Priscilla Rojas is balancing her new leadership role at Boston’s powerful land-use agency, her career in the corporate world and longtime creative pursuits.
Segun Idowu has managed to find a silver lining in the coronavirus pandemic: It has brought diverse organizations together to assist business owners during the crisis.
Mentorship matters more than ever in the midst of a pandemic., something Carlos Febres-Mazzei knows well. The new chairman of ULI Boston/New England is overseeing a number of equity and inclusion strategies trying to put this knowledge into action.
Connolly Brothers originally made a name for itself building grand seaside estates during the Gilded Age. Today, Jay Connolly leads the Beverly-based construction company in a wide range of commercial and institutional projects.
East Cambridge Savings Bank Chief Lending Officer Tim Bombard sees opportunity in the Main Street Lending Program where many other financial institutions don’t.
With over 30 years at Boston-based Elkus Manfredi Architects, Elizabeth Lowrey leads the firm’s interior architecture practice as it works with developers and landlords on the changing nature of spaces where people gather.
Kevin Caulfield, head of Compass-affiliated Caulfield Properties represents developer Center Court Properties in marketing 62 new luxury units in Beacon Hill’s The Archer Residences.
John Miller President and CEO, Quincy Credit Union Age: 40 Industry experience: 15 years When John Miller became Quincy Credit Union’s president and CEO in March, he was only the second person to officially hold that title in the institution’s 80-year history. His...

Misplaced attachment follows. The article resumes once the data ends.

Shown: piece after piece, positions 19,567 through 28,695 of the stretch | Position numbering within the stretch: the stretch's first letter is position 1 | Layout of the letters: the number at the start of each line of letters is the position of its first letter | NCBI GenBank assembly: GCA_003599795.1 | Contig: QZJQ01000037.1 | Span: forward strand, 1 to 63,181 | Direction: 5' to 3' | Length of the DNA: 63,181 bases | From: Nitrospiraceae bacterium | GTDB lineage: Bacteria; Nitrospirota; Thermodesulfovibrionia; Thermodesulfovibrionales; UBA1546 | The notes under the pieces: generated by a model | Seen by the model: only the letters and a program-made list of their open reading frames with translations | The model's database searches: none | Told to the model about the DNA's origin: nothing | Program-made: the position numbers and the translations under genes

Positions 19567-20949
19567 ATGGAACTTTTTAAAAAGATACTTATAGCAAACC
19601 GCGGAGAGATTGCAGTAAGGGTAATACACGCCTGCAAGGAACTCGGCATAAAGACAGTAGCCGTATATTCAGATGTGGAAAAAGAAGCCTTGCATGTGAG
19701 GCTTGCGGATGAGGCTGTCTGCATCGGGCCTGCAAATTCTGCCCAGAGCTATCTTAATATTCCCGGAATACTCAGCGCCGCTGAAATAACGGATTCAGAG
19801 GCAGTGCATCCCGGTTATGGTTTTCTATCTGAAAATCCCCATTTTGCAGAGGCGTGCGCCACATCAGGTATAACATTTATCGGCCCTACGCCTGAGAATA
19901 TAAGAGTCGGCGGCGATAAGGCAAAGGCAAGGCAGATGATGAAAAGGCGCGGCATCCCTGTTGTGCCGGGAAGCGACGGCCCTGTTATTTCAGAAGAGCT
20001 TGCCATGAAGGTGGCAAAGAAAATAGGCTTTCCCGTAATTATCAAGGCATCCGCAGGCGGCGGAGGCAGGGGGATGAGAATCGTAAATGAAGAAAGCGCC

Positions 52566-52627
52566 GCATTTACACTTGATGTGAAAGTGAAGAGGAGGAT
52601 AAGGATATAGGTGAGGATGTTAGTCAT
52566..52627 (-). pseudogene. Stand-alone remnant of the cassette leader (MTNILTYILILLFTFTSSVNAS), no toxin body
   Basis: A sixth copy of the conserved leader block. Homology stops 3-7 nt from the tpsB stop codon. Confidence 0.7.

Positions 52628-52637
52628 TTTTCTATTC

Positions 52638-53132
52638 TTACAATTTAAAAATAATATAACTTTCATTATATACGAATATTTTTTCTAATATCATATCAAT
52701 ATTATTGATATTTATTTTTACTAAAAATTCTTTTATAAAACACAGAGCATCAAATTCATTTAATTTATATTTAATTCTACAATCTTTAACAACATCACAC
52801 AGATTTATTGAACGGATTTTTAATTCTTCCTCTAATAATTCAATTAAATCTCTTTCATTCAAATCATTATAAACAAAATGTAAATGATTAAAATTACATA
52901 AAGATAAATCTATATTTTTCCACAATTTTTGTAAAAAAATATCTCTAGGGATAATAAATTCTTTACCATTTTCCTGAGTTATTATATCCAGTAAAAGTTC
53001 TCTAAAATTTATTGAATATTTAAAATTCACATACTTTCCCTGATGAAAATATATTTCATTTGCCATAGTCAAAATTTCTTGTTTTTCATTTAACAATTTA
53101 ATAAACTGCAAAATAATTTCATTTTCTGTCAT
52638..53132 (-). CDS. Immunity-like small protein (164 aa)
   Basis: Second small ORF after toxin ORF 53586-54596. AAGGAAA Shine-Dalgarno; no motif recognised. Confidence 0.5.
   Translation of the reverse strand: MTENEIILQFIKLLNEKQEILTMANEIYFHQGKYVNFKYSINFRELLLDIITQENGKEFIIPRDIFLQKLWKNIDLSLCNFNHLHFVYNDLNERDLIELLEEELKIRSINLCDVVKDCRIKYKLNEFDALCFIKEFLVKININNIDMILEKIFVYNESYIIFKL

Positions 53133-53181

Damien Chaviano is pushing one of Newton’s largest-scale development proposals, the 1 million-square-foot Riverside project, toward the finish line after a contentious, three-year debate.
Late-night Zoom calls to Hong Kong are just part of the daily drill for Matthew Powers, a Boston real estate executive named in November to head Nan Fung Life Science Real Estate and a man in charge of spending $1 billion on acquisitions nationally this year.
Jess Kennedy saw the mortgage process as a painful experience for people and wanted to find a way to remove that pain. Two years ago, she joined a team of five people who set out to build a digital lending platform.
Bill McCall likes to joke that he’s accurately predicted eight of the last four recessions in Massachusetts. His glass-half-empty perspective is influenced by his brokerage firm’s tenant advisory specialty in helping companies drive the best bargain with landlords.
The Institution for Savings turned 200 this year, but as the bank focused on keeping employees safe and helping customers affected by the coronavirus crisis, celebrations were placed on the back burner, President and CEO Michael Jones said.
The immediate past chair of the Massachusetts Lodging Association board of directors, Dan Donahue is president of Saunders Hotel Group, giving him a front-line view of how the crisis is changing the hospitality industry.
Douglas Reed has ambitious plans for the growth of engineering firm Meridian Assoc. as he takes over its leadership during a global economic crisis.
Anne Tangen became BankFive’s first woman president April 6 and will become CEO in June, in the teeth of the coronavirus pandemic.
David Miller leads the Greater Boston region for New York-based WiredScore, which helps the owners of 56 million square feet of local real estate market their properties’ internet connectivity to potential tenants.
When Webster Five wanted to expand its customer base into the Worcester area’s growing immigrant communities, president and CEO Donald Doyle decided the bank needed a more holistic approach to diversity and inclusion.
Jesse Baerkahn founded Graffito SP in 2007 to work with Kendall Square landlords on livening up its once-forbidding streetscape and now advises advising on some of the region’s biggest future developments. Since the onset of the COVID-19 pandemic, Graffito has taken a high-profile role on social media detailing the decisions facing retail tenants and landlords.
After the 9/11 attacks, Leominster-based office furniture manufacturer AIS sprang into action producing 2,500 workstations for employees displaced from the Pentagon. In the middle of a new emergency, founder Bruce Platzman’s company has stepped up again.